Over the last 2 weeks, how often have you been bothered by little interest or pleasure in doing things?
Over the last 2 weeks, how often have you been bothered by feeling down, depressed, or hopeless?
Symptoms of anxiety or depression may be present if the answer to any of these questions is “more than half the time.” Symptoms of anxiety or depression are not the same as a diagnosis of anxiety or depression, but they do mean that your child may need your help. You can use these questions as an opening to a meaningful conversation, and/or as a reason to suggest a telehealth visit with a trusted caregiver.
Your Allied physicians are here to support you. We will get through this together.
Based on new recommendations from the CDC, we are now asking everyone, coming into our office, to please wear a face covering. If you have a mask or equivalent (face covering), we would be grateful if you would wear it to the office. We understand that not everyone has a “hospital type” mask, but any cloth face covering is ok. For our younger patients, pretending to wear “superhero costumes,” can make this seem fun!
We appreciate your help in keeping our Allied patients, families, staff, and our country, safe and healthy.
Recommendation Regarding The Use Of Cloth Facemask Coverings From The CDC:
Surgeon General Shows How To Make Facemasks, By The CDC:
Remember, we will get through this together!
Being a parent is difficult under normal circumstances; it is even harder right now. Our own stress levels are high, and we see signs of anxiety in our children. Is this normal? Is there anything we can do? Your pediatrician, as always, is a great resource for anything having to do with your children. Telehealth visits are a perfect way to touch-base with your pediatrician over specific concerns related to your child and stress, anxiety or depression. Allied telehealth visits are covered by all insurance plans and there is no co-pay to use this service.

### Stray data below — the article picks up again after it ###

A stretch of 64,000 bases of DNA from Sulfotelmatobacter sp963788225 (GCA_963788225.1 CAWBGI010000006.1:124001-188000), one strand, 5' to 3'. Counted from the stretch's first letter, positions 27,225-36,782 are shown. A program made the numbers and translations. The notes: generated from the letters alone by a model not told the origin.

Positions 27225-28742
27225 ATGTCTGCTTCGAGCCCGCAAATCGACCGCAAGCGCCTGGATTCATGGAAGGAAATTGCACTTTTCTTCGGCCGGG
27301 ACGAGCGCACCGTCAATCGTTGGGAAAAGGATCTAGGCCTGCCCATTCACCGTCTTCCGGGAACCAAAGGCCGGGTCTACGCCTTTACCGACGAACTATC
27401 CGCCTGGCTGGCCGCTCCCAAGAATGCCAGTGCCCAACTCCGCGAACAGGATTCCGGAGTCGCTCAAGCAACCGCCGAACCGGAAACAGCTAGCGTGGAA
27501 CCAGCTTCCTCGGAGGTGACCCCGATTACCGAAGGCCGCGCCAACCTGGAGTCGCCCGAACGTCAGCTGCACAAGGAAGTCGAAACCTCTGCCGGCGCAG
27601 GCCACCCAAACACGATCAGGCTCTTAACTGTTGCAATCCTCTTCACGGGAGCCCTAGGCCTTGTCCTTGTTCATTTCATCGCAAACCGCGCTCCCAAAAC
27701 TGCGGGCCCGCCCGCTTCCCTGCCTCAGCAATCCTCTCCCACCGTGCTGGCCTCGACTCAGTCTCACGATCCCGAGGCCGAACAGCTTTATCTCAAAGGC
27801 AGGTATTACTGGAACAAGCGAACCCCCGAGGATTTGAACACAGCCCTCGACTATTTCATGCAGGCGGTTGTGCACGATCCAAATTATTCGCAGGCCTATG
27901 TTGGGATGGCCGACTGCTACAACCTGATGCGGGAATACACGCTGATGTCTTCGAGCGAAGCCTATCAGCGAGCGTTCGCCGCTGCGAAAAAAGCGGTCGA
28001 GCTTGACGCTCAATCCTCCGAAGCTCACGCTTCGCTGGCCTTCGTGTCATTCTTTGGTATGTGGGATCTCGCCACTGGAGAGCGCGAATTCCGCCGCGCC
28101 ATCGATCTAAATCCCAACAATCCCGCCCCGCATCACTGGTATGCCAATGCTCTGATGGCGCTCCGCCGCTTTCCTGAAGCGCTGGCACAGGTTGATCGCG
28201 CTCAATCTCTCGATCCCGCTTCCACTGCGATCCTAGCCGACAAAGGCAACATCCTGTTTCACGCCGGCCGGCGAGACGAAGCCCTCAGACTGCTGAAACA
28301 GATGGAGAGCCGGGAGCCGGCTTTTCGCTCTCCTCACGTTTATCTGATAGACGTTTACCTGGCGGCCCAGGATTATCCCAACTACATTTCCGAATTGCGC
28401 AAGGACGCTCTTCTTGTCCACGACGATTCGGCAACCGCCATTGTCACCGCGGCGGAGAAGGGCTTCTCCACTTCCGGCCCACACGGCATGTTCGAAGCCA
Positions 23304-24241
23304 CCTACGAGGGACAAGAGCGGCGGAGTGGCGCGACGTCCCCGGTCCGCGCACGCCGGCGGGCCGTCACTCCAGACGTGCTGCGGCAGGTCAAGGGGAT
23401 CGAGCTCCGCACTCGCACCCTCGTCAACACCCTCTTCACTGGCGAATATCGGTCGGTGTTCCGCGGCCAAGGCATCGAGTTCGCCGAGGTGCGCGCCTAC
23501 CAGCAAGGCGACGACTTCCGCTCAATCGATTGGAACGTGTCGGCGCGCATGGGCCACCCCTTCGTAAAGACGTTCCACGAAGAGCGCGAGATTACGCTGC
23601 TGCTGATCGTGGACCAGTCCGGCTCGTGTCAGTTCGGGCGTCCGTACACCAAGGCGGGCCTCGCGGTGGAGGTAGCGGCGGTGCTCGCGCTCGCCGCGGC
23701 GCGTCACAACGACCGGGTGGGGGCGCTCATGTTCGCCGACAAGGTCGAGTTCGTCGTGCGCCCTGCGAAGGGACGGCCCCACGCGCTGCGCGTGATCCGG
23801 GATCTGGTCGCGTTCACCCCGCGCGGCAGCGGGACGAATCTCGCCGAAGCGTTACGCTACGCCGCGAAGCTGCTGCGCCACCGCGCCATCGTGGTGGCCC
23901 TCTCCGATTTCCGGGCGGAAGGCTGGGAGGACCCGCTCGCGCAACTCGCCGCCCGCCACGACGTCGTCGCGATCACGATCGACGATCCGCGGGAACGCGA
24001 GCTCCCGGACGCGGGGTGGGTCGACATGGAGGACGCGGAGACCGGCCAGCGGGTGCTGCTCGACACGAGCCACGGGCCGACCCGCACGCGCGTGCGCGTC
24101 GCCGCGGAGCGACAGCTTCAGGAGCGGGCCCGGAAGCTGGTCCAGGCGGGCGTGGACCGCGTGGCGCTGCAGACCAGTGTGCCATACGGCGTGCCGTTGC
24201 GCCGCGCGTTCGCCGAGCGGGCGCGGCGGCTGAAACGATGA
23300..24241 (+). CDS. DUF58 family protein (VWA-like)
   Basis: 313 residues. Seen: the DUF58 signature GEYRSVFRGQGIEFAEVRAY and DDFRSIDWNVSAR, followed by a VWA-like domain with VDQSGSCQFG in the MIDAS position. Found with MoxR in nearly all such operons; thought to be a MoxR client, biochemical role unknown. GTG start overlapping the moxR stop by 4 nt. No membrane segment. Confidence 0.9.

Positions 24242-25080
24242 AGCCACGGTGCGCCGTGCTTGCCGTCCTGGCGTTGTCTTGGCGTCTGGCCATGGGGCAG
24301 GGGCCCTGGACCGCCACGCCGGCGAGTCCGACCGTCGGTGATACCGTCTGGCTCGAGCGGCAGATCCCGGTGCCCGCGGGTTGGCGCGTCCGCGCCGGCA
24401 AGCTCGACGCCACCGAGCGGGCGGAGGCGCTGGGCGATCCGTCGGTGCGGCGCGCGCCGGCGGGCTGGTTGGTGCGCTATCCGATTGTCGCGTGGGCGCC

These general guidelines may be helpful as well:
We listen to news broadcasts and read online about COVID-19 illnesses and how our country is responding, our anxiety levels will tend to increase. We hunker down with our families and worry about our kids, elderly relatives and ourselves. Many parents are essential workers and worry about bringing home the illness to their families. Being a parent is difficult under normal circumstances, even harder today.